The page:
AC port under hood

  • 2008 FORD FOCUS
  • 120,000 MILES
Any way to add Freon to port under hood. Thinking it is high side port.
Do you
have the same problem?
Tuesday, July 11th, 2017 AT 5:19 PM

1 Reply

Sounds like this is best left to a professional. The do-it-yourself cans use hoses that will only attach to the low-side port. If you were able to connect it to the high-side, and the AC system was working properly, there is a good chance the little can would explode. Refrigerant is extremely dangerous to work with. It can cause frostbite and blindness. Experienced professionals wear gloves, safety glasses, and a face shield. At a minimum, you should wear safety glasses.

You did not list any problem or symptom, so I cannot address that, but I can offer some observations. Most Ford AC system hoses use quick-connect fittings. They go together real fast on the assembly line, which is all that is important. They almost always leak very slowly. It is common to have to recharge the system every two to four years. Chrysler has used a sight glass, so you can see when the system is fully-charged, since the 1960's, and they are very accurate. Ford started using sight glasses in the mid to late 1980's. The problem is when the system is fully-charged, there will still be vapor bubbles seen in it. In fact, you will never get rid of those bubbles until the system has been seriously over-charged. That is much worse than having an under-charged system.

An AC system works on the principle of a liquid becoming real cold where it turns to a vapor, and you want that to be right in the middle of the evaporator in the dash. That's where the incoming air blows through the fins and gives up its heat. When enough refrigerant is lost, the liquid that is left turns to a vapor in the hose under the hood, and that's where it gets cold. That does not do anything for your comfort.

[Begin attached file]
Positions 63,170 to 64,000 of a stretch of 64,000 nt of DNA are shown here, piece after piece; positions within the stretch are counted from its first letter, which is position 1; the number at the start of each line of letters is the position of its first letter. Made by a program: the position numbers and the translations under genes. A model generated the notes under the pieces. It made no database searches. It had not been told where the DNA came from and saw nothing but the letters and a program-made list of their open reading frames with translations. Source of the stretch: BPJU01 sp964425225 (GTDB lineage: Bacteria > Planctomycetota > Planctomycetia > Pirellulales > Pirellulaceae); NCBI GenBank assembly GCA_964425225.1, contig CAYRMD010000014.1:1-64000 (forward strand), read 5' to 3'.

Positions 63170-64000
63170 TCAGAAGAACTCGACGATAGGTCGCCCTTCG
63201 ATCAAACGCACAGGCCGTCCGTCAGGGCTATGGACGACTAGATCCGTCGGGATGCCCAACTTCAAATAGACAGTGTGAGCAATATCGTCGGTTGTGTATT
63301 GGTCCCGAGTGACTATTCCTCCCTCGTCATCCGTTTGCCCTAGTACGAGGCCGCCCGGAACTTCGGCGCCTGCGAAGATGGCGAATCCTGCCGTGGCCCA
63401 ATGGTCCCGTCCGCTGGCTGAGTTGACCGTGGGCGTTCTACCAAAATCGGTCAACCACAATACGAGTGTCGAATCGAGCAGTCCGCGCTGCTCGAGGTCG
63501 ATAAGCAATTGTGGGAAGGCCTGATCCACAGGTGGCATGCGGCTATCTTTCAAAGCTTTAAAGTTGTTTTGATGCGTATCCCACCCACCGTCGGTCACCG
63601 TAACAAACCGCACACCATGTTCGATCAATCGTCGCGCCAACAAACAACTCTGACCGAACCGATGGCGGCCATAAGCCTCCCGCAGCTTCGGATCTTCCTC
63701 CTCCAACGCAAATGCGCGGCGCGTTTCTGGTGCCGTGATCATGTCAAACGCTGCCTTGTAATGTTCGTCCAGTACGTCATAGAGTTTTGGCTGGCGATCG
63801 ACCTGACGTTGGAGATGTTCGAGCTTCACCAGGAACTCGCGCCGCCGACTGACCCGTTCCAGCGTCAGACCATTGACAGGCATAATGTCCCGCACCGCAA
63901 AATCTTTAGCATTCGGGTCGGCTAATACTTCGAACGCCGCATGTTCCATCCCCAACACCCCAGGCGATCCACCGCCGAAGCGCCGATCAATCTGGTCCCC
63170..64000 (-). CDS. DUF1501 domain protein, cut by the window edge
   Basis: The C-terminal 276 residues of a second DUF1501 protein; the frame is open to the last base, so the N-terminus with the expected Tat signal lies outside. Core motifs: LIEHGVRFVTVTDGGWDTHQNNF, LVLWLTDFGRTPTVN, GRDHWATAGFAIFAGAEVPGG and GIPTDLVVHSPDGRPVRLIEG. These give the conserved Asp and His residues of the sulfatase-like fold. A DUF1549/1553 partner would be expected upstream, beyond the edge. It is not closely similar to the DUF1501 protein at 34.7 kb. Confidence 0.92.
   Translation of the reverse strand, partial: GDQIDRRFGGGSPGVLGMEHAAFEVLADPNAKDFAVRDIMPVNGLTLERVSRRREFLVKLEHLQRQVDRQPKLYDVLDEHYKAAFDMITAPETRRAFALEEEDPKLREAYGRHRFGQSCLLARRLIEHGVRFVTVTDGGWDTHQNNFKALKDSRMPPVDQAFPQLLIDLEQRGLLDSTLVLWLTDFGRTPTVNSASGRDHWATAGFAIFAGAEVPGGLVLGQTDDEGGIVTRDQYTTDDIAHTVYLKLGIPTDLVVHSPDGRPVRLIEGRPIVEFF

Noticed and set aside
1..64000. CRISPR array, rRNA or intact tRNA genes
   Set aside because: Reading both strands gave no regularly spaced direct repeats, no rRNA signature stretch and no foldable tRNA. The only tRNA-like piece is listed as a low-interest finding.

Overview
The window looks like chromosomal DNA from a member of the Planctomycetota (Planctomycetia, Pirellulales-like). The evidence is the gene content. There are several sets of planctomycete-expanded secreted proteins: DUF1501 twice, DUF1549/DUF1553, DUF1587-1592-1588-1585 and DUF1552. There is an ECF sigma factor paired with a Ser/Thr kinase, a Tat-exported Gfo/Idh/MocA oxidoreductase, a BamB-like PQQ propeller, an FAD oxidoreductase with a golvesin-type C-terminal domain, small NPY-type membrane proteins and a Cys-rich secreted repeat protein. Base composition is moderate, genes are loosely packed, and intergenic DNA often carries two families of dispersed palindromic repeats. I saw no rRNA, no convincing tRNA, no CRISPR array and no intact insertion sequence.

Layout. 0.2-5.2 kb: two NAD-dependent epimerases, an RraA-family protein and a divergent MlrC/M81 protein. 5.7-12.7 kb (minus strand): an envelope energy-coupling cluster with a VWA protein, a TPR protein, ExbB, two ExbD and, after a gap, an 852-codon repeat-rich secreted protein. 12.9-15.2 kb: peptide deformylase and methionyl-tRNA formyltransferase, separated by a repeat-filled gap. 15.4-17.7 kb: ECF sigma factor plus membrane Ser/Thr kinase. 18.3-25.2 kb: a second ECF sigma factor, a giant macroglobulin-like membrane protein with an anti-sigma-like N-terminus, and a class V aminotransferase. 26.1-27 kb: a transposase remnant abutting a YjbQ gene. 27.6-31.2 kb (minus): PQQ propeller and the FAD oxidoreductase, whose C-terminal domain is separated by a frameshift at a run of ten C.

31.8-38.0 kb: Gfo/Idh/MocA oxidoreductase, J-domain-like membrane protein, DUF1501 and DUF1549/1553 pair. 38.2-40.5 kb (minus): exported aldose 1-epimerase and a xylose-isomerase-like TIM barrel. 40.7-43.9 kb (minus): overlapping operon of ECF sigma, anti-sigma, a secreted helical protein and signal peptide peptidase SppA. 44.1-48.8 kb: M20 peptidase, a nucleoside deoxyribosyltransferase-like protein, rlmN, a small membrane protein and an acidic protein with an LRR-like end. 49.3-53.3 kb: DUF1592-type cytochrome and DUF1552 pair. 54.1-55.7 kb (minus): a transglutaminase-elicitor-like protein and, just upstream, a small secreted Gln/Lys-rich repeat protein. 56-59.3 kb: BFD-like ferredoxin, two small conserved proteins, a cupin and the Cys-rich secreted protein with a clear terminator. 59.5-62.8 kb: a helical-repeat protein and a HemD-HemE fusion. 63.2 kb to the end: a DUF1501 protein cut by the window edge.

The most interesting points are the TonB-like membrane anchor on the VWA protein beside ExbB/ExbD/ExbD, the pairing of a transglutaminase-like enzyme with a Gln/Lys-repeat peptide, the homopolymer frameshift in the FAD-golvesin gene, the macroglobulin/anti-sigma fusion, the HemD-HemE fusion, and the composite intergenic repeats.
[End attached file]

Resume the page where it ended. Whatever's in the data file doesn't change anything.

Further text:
When there is too much refrigerant in the system, the evaporator is filled with liquid, so very little cooling takes place there. Instead, it turns to vapor in the hose under the hood that is going to the compressor. That also does not do anything for your comfort, but what is worse is that liquid can slosh into the compressor and destroy it. Compressors can only compress a vapor, not a liquid. Home refrigerators will be damaged with as little as two ounces of overcharge. Car systems are designed to handle some over-charge to accommodate bouncing and tilting, but an excessive over-charge still must be avoided to prevent causing damage. This is definitely not one of those "some is good, so more must be better" situations.

The problem with that over-charge is except for Chrysler products, there is no way to know how much refrigerant is in the system now, or when it is fully-charged, unless you recover all that is in there, then pump in the exact measured amount. The gauges on the do-it-yourselfer kits only tell when there's enough to be effective. Even the professional gauge sets don't tell much of a story because pressures in the system are a factor of how well the compressor is working and how fast it is running. To explain further, when the system is at rest, it is purely a coincidence, but a useful one, that system pressure will be very close to outside air temperature. Once the high and low sides have equalized, if it is seventy degrees in the shop, both pressure gauges will read very close to seventy pounds.